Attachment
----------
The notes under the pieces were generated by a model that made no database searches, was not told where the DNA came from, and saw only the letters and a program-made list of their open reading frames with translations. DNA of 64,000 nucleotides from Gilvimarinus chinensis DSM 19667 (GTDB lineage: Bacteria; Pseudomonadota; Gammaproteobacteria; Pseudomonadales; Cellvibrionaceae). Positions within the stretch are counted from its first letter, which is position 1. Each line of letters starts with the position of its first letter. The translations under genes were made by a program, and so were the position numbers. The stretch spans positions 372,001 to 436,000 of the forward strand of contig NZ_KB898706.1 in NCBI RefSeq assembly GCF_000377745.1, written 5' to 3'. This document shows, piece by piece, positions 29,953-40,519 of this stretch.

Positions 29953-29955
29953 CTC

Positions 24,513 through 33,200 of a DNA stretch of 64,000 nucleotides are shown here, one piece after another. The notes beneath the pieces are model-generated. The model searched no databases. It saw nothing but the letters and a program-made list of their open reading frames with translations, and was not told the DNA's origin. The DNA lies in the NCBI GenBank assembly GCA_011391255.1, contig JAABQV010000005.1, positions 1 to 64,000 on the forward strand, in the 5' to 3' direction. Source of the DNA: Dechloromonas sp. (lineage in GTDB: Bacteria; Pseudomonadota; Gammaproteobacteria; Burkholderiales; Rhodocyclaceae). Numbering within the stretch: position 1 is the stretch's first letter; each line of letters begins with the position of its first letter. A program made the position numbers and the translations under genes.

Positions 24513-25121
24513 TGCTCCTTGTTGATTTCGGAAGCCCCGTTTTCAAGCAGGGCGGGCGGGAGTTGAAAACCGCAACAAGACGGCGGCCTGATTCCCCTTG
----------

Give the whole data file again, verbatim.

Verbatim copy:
The notes under the pieces were generated by a model that made no database searches, was not told where the DNA came from, and saw only the letters and a program-made list of their open reading frames with translations. DNA of 64,000 nucleotides from Gilvimarinus chinensis DSM 19667 (GTDB lineage: Bacteria; Pseudomonadota; Gammaproteobacteria; Pseudomonadales; Cellvibrionaceae). Positions within the stretch are counted from its first letter, which is position 1. Each line of letters starts with the position of its first letter. The translations under genes were made by a program, and so were the position numbers. The stretch spans positions 372,001 to 436,000 of the forward strand of contig NZ_KB898706.1 in NCBI RefSeq assembly GCF_000377745.1, written 5' to 3'. This document shows, piece by piece, positions 29,953-40,519 of this stretch.

Positions 29953-29955
29953 CTC

Positions 24,513 through 33,200 of a DNA stretch of 64,000 nucleotides are shown here, one piece after another. The notes beneath the pieces are model-generated. The model searched no databases. It saw nothing but the letters and a program-made list of their open reading frames with translations, and was not told the DNA's origin. The DNA lies in the NCBI GenBank assembly GCA_011391255.1, contig JAABQV010000005.1, positions 1 to 64,000 on the forward strand, in the 5' to 3' direction. Source of the DNA: Dechloromonas sp. (lineage in GTDB: Bacteria; Pseudomonadota; Gammaproteobacteria; Burkholderiales; Rhodocyclaceae). Numbering within the stretch: position 1 is the stretch's first letter; each line of letters begins with the position of its first letter. A program made the position numbers and the translations under genes.

Positions 24513-25121
24513 TGCTCCTTGTTGATTTCGGAAGCCCCGTTTTCAAGCAGGGCGGGCGGGAGTTGAAAACCGCAACAAGACGGCGGCCTGATTCCCCTTG